MAS proposes following the lead of the US, the UK and Germany in introducing statutory bail-in powers for failing financial institutions, it said in a consultation paper on 'Proposed enhancements to resolution regime for financial institutions in Singapore'.
However, the proposals also call for bail-in to be applied only to subordinated debt issued after the bail-in laws are implemented.
Statutory bail-in powers let authorities write down unsecured and uninsured creditor claims or convert them into equity. This helps to recapitalise a financial institution to "ensure continuity of its critical functions, reduce the use of public funds and maintain public confidence in the financial system", MAS said.
In many countries, senior bondholders share in losses if a bank fails. Instead, Singapore will limit its bail-in powers to unsecured subordinated debt and loans, according to the consultation paper.
In doing this, MAS said it is considering the possibility of 'contagion' to the financial system and the broader economy if losses are imposed on creditors of the bailed-in bank, and the impact on the bank's cost of funding, it said.
Singapore-incorporated banks are also well-capitalised and subject to stricter capital standards that EU banks, MAS said.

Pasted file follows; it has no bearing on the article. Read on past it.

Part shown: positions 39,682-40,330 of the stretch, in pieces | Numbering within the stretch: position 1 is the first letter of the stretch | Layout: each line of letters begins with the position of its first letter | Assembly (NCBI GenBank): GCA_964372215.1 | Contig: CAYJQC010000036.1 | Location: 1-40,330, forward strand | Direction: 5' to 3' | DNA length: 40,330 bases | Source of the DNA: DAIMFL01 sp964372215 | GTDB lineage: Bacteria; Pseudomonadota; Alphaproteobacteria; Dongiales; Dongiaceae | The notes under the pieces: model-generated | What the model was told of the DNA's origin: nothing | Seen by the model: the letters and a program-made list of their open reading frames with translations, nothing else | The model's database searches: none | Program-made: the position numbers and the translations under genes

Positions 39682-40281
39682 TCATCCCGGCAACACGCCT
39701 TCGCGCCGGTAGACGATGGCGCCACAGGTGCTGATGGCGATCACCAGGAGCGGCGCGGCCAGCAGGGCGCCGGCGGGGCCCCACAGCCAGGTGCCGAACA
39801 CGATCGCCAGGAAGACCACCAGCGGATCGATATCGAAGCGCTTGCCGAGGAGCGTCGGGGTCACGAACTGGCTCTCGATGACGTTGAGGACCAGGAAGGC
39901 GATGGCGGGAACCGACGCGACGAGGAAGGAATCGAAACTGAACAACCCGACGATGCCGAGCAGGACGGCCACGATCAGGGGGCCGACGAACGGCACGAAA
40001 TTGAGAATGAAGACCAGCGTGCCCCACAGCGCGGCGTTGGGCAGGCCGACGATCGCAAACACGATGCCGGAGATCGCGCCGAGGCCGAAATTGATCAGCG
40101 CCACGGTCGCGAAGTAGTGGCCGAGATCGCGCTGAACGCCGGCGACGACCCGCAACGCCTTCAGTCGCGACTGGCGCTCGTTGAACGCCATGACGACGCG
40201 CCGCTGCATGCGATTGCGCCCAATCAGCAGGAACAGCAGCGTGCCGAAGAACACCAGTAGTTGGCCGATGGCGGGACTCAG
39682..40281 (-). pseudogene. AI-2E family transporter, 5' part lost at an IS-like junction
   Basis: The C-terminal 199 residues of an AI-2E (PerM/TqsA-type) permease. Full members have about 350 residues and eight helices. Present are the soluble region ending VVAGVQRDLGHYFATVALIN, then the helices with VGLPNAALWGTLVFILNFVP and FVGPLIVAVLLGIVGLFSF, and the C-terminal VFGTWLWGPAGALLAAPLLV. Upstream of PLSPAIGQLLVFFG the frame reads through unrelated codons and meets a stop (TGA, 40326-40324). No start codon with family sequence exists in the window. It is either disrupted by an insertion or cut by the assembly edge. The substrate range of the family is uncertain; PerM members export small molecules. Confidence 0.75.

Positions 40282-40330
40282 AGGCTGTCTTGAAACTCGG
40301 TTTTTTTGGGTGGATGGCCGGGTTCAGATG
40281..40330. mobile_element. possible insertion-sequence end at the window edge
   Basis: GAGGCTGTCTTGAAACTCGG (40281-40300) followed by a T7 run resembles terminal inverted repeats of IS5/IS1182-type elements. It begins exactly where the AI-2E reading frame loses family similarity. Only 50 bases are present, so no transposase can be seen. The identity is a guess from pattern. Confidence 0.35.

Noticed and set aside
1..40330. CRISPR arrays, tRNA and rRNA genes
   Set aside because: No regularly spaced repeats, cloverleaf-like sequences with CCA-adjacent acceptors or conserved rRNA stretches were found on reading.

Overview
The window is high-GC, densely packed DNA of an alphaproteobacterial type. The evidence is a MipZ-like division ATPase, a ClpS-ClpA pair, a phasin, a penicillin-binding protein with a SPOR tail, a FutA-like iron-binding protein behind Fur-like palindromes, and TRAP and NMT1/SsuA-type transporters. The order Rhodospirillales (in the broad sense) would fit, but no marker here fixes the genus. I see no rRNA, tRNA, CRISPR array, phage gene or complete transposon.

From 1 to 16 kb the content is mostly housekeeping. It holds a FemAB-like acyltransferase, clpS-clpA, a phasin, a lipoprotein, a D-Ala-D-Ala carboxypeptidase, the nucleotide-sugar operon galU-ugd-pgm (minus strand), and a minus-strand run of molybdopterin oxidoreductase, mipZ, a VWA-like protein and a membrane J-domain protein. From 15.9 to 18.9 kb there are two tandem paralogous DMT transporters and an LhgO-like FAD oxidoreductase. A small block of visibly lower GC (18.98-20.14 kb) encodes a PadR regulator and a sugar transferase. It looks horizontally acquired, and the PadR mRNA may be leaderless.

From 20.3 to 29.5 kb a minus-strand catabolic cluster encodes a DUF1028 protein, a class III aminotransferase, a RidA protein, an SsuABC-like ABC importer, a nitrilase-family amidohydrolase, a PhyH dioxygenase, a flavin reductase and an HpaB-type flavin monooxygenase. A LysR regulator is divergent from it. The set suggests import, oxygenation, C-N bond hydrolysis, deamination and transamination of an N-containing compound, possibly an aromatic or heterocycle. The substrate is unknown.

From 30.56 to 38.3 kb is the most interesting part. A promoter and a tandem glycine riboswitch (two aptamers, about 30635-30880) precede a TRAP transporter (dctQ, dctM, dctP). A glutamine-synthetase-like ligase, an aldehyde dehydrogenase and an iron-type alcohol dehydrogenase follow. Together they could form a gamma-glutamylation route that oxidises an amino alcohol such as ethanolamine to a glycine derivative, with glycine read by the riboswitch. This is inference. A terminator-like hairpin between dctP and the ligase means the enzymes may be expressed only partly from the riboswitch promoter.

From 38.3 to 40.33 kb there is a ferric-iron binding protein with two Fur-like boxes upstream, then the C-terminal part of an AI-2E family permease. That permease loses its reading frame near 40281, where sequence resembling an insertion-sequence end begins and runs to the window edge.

"They are also subject to rigorous stress testing requirements, close supervisory oversight and processes to allow for timely intervention by MAS in a range of stress situations. These factors strengthen the resilience of Singapore-incorporated banks under stress conditions and argue for a less encompassing bail-in regime," MAS said.
"In Europe and the US, where taxpayers were tapped to bail out banks during the global financial crisis, it is now the bail-in approach that is preferred in case banks run into difficulties," Eugene Tarzimanov, Moody's vice president told Reuters.
"In Asia, where governments are supportive of the banks, we think the bail-out approach is still preferred," he said, according to the report.
MAS proposes to first apply the statutory bail-in powers to Singapore-incorporated banks and bank holding companies, but will continue to monitor international developments before considering a bail-in regime for the non-bank financial sectors, it said.